National Consumer Law Center Advocates Say Homeowners Need More Protections
(WASHINGTON) Yesterday, the U.S. Department of Housing and Urban Development (HUD) announced changes to the Distressed Asset Stability Program (DASP), which sells defaulted Federal Housing Administration (FHA) mortgage loans to for-profit buyers at a discount.
When loans are sold in the DASP program, the homeowners lose important government protections that help ward off foreclosure. HUD’s announcement seeks to fill this gap with a requirement for servicers to consider reducing loan principal to make loans more affordable. “We agree that principal reductions are sorely needed, but HUD’s approach is to leave the decision solely to the discretion of the loan buyers,” said Geoff Walsh, attorney at the National Consumer Law Center (NCLC). “Note sales should include publicly available, enforceable standards to regulate what these buyers must do. Homeowners who are not offered principal reduction should be notified they were found ineligible and should be provided with supporting documentation.”
Yesterday’s announcement failed to address a key problem for FHA homeowners—that their loans are often sold while they are in the process of applying for a home-saving FHA solution. HUD still has declined to require servicers to notify homeowners when their loans are going to be sold. If homeowners received a timely notice of sale and if their servicer did not offer them foreclosure prevention options, they could contact the servicer or HUD. This could prevent unnecessary foreclosures and note sales. “HUD’s June 30 announcement recognizes this problem, but its solution is a vague, generic notice of a potential sale to all FHA homeowners in default regardless of whether their loan is chosen years later for a sale,” said Walsh. “HUD can and should require clear and timely notices of proposed sales to homeowners whose loans have been selected for sale, along with information on the status of the homeowner’s loss mitigation application.”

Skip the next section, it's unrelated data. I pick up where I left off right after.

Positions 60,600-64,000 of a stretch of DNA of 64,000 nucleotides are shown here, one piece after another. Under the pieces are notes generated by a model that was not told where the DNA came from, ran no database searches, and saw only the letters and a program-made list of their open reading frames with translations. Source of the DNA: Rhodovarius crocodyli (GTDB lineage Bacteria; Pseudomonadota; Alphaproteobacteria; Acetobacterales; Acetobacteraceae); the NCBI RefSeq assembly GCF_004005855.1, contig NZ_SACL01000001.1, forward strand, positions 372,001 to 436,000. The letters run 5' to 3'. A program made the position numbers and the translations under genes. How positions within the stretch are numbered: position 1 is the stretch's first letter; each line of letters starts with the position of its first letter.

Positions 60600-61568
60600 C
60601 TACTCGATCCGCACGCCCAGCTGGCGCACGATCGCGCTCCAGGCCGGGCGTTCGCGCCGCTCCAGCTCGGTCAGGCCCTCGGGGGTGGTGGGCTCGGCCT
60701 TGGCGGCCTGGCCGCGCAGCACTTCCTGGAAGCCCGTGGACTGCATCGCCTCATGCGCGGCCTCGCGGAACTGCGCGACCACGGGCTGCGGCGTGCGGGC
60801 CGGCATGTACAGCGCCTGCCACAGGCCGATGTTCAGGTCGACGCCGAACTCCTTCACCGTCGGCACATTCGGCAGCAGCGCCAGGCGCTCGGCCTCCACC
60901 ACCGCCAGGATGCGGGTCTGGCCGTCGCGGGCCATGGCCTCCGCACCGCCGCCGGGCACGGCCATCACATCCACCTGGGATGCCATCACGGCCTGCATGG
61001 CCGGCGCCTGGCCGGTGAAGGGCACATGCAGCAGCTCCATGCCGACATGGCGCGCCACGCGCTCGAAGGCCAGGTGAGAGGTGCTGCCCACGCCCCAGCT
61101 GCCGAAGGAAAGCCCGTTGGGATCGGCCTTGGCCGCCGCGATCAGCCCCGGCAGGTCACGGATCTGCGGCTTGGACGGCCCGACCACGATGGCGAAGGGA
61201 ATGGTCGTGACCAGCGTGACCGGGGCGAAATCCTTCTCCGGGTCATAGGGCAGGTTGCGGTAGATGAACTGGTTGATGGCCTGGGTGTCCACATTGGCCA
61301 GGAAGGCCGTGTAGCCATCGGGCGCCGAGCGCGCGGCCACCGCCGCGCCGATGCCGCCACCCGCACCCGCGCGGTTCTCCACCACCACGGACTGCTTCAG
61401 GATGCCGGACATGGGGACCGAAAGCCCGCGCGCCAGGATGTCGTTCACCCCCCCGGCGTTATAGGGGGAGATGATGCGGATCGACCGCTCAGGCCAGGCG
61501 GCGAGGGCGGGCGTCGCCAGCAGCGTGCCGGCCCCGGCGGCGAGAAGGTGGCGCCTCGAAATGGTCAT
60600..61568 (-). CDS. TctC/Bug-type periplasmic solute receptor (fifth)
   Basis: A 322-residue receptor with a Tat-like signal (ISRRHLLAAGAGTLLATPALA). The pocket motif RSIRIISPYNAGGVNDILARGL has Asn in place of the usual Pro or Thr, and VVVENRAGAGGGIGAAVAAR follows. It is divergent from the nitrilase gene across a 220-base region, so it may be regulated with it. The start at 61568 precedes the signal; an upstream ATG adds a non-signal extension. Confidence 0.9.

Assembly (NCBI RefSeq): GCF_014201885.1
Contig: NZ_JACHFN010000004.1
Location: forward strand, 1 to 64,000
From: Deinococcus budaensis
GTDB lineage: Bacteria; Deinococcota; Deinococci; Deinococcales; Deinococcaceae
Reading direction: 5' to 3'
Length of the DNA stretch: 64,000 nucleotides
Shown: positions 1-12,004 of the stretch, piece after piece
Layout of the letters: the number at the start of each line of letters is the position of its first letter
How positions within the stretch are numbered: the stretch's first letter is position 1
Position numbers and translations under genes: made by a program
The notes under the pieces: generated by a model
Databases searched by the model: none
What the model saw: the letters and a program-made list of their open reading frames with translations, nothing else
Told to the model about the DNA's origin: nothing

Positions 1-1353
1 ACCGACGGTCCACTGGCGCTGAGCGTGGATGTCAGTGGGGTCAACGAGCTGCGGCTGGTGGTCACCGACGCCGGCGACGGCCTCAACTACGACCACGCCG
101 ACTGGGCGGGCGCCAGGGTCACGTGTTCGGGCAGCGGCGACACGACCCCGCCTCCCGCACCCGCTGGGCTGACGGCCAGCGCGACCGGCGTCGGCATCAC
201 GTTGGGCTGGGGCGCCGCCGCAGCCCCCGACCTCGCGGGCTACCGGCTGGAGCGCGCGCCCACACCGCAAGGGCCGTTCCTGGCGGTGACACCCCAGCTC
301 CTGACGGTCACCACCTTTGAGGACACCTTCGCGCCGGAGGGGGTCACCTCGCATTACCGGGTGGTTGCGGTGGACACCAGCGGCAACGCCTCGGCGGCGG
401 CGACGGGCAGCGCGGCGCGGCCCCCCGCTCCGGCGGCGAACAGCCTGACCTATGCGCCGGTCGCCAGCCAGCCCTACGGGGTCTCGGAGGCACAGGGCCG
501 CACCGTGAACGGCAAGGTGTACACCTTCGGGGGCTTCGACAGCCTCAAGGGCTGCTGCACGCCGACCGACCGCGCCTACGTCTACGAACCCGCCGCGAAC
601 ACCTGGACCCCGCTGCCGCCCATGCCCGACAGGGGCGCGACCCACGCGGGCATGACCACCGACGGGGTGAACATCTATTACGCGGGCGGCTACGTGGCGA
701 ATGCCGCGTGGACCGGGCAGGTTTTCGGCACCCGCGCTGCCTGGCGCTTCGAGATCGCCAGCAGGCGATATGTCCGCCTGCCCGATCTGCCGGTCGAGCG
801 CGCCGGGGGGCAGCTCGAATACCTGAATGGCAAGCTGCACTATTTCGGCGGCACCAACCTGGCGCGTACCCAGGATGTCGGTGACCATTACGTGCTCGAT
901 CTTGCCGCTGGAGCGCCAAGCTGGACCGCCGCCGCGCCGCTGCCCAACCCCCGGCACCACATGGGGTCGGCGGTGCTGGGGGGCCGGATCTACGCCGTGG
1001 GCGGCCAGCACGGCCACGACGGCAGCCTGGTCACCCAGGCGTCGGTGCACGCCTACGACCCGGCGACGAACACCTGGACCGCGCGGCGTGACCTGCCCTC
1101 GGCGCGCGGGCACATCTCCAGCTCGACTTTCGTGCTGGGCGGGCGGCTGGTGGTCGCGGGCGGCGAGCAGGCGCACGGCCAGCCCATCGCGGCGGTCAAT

To date, HUD has sold over 110,000 FHA-insured home loans valued at $18 billion, primarily to private equity companies and hedge funds that bought the loans at big discounts. Yet it has not released concrete data showing the structure of the modifications and other foreclosure alternatives these loan buyers are offering. “Yesterday’s announcement does not indicate that HUD plans to release this important data in the future. We call on HUD to tell the public and homeowners exactly what data it will collect and release,” said National Consumer Law Center attorney Alys Cohen.
“Servicers routinely send loans to DASP sales without completing loss mitigation reviews required by FHA rules. Even with yesterday’s announcement, it appears that HUD will continue to allow servicers to sell FHA loans without effective oversight. The buyers of these loans will continue to foreclose on struggling homeowners without offering them proven home saving solutions. These sales should not continue unless homeowners are fully protected,” Walsh added.
Walsh is the author of a recent NCLC report, Opportunity Denied: How HUD’s Note Sale Program Deprives Homeowners of the Basic Benefits of Their Government-Insured Loans.
Since 1969, the nonprofit National Consumer Law Center® (NCLC®) has used its expertise in consumer law and energy policy to work for consumer justice and economic security for low-income and other disadvantaged people, including older adults, in the United States. NCLC’s expertise includes policy analysis and advocacy; consumer law and energy publications; litigation; expert witness services, and training and advice for advocates. NCLC works with nonprofit and legal services organizations, private attorneys, policymakers, and federal and state government and courts across the nation to stop exploitative practices, help financially stressed families build and retain wealth, and advance economic fairness. www.nclc.org